To describe the authors' experience in the reconstruction of patients after total maxillectomy with preservation of orbital contents for maxillary tumors using titanium mesh and autogenous fascia lata, where no setting for free flap reconstruction is available.
Patients and Methods
Twelve consecutive patients with paranasal sinus tumors underwent total maxillectomy without orbital exenterations and primary reconstruction. The defects were reconstructed by titanium mesh in combination with autogenous fascia lata in the orbital floor performed by 1 surgical team. Titanium mesh (0.2 mm thick) was contoured and fixed to reconstruct the orbital floor and obtain midface projection. Fascia lata was used to cover the titanium mesh along the orbital floor to prevent fat entrapment in the mesh holes.
The most common pathology was squamous cell carcinoma (50%). Patients' mean age was 45.66 years (33 to 74 yr). The mean follow-up period was 35.2 months (30 to 49 months). During follow-up, no infection or foreign body reaction was encountered. Extrusion of titanium mesh occurred in 4 patients who underwent postoperative radiotherapy. Two cases of mild diplopia at extreme gaze occurred early during the postoperative period that resolved after a few months.
Placing fascia lata between the titanium mesh surface of the orbital implant and the orbital contents was successful in preventing long-term diplopia or dystopia. Nevertheless, exposure of the titanium implant through the skin surface represented a complication of this technique in 25% of patients. Further studies are required with head-to-head comparisons of artificial materials and free flaps for reconstruction of maxillectomy defects.
Maxillary and orbital reconstruction is a major challenge for head and neck reconstructive surgeons. Because maxillectomy is an uncommon operation, evidence is limited regarding the best reconstructive procedure. Although the selection of the method depends on the extent of the bony and soft tissue defect, there is no clear optimal method of obturation, reconstruction, and rehabilitation.
Titanium mesh is a very suitable reconstructive material that allows precise anatomic reconstruction, but subsequent extrusion and complications have always been problematic. This report describes the authors' experience in the reconstruction of 12 patients who underwent total maxillectomy with preservation of orbital contents for maxillary tumors by titanium mesh and autogenous fascia lata.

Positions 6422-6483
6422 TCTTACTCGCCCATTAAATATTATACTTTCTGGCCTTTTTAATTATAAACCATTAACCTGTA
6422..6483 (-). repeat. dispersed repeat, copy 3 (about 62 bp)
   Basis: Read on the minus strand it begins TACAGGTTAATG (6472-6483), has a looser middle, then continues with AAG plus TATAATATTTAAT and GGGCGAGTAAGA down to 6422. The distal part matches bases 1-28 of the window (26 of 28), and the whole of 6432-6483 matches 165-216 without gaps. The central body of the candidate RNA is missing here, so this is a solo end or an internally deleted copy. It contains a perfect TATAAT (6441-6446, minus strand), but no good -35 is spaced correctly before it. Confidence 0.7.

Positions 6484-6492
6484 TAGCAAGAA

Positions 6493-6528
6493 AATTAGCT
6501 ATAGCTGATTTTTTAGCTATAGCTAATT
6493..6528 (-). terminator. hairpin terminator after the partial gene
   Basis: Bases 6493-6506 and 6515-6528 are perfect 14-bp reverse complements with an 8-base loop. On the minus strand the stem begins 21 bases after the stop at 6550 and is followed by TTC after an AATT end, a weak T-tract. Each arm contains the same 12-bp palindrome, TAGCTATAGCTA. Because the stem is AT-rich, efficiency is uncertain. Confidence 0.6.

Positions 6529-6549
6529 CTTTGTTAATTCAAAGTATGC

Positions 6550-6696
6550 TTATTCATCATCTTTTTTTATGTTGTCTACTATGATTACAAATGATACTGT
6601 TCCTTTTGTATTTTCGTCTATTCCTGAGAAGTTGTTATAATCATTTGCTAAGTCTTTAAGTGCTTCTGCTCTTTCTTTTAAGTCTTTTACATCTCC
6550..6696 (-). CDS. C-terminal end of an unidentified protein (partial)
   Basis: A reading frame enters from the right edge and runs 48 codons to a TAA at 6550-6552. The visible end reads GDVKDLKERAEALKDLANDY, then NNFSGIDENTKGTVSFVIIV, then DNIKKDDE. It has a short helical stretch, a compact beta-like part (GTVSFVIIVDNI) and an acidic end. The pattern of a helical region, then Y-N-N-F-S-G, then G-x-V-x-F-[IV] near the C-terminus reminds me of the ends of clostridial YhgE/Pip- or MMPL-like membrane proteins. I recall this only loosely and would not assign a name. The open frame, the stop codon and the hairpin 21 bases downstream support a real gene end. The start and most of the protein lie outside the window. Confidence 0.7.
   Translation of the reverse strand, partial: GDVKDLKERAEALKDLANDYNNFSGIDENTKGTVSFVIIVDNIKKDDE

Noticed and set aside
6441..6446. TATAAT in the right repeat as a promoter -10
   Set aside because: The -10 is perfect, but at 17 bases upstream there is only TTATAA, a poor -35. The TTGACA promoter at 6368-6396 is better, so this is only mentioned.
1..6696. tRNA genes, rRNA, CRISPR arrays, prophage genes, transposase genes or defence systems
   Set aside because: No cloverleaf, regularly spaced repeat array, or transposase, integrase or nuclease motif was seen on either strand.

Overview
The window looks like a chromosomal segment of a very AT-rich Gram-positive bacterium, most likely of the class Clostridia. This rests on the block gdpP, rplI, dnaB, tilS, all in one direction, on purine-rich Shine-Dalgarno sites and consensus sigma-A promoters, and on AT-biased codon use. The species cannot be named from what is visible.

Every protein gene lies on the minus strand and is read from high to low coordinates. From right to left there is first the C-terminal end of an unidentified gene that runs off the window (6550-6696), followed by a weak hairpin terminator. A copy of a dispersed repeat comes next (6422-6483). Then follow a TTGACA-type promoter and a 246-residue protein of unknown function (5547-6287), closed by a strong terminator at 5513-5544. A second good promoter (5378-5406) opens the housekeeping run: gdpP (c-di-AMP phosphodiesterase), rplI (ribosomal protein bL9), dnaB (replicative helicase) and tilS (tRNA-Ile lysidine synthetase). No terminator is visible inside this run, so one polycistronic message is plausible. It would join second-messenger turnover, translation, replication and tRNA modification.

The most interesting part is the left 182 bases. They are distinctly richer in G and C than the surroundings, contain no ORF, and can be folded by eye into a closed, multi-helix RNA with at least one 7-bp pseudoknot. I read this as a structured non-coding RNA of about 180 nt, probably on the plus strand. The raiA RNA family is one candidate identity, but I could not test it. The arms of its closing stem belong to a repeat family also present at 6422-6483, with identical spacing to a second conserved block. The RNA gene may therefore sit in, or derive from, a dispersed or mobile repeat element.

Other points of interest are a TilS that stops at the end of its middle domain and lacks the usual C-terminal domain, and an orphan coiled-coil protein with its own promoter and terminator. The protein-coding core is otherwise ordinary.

Patients and Methods
From August 2009 to December 2010, at the Imam Khomeini Hospital, an affiliated hospital of the Tehran University of Medical Sciences (Tehran, Iran), 12 consecutive patients with paranasal sinus tumors underwent total maxillectomy without orbital exenterations (Class III) and primary reconstruction. The cases that required orbital exenteration were excluded. This study was approved by the Imam Khomeini Hospital institutional review board and all participants signed an informed consent agreement. The defects were reconstructed by titanium mesh in combination with autogenous fascia lata in the orbital floor performed by 1 surgical team. Eleven patients received postoperative radiotherapy (range, 30 to 66 Gy).
All surgeries and reconstructions were performed by 1 team. A total maxillectomy (including orbital floor resection with preservation of the orbital contents) was carried out in all patients. A Weber-Ferguson incision with subciliary extension was made. An upper cheek flap was raised with the lower eyelid portion elevated off the orbicularis oculi muscle. The flap was raised 1 cm lateral to the lateral canthus. The orbicularis oculi and the orbit periosteum were dissected off the inferior orbital rim and elevation was carried back near the orbital apex. The cheek skin and the contralateral palate were preserved. After performing the maxillectomy, the cheek flap was covered with a split-thickness skin graft. Titanium mesh (0.2 mm thick) was contoured and fixed to the remaining structures (zygoma, hard palate, alveolar ridge, and nasal bone) to reconstruct the orbital floor and obtain midface projection ( Figs 1, 2 ).
Fascia lata was harvested from the ipsilateral lower extremity through a longitudinal incision, approximately 3 to 5 cm long, along the lateral thigh, the center of which lies over the junction of the upper and middle thirds of the upper leg. The graft was used to cover the titanium mesh along the orbital floor to prevent fat entrapment in the mesh holes ( Fig 3 ).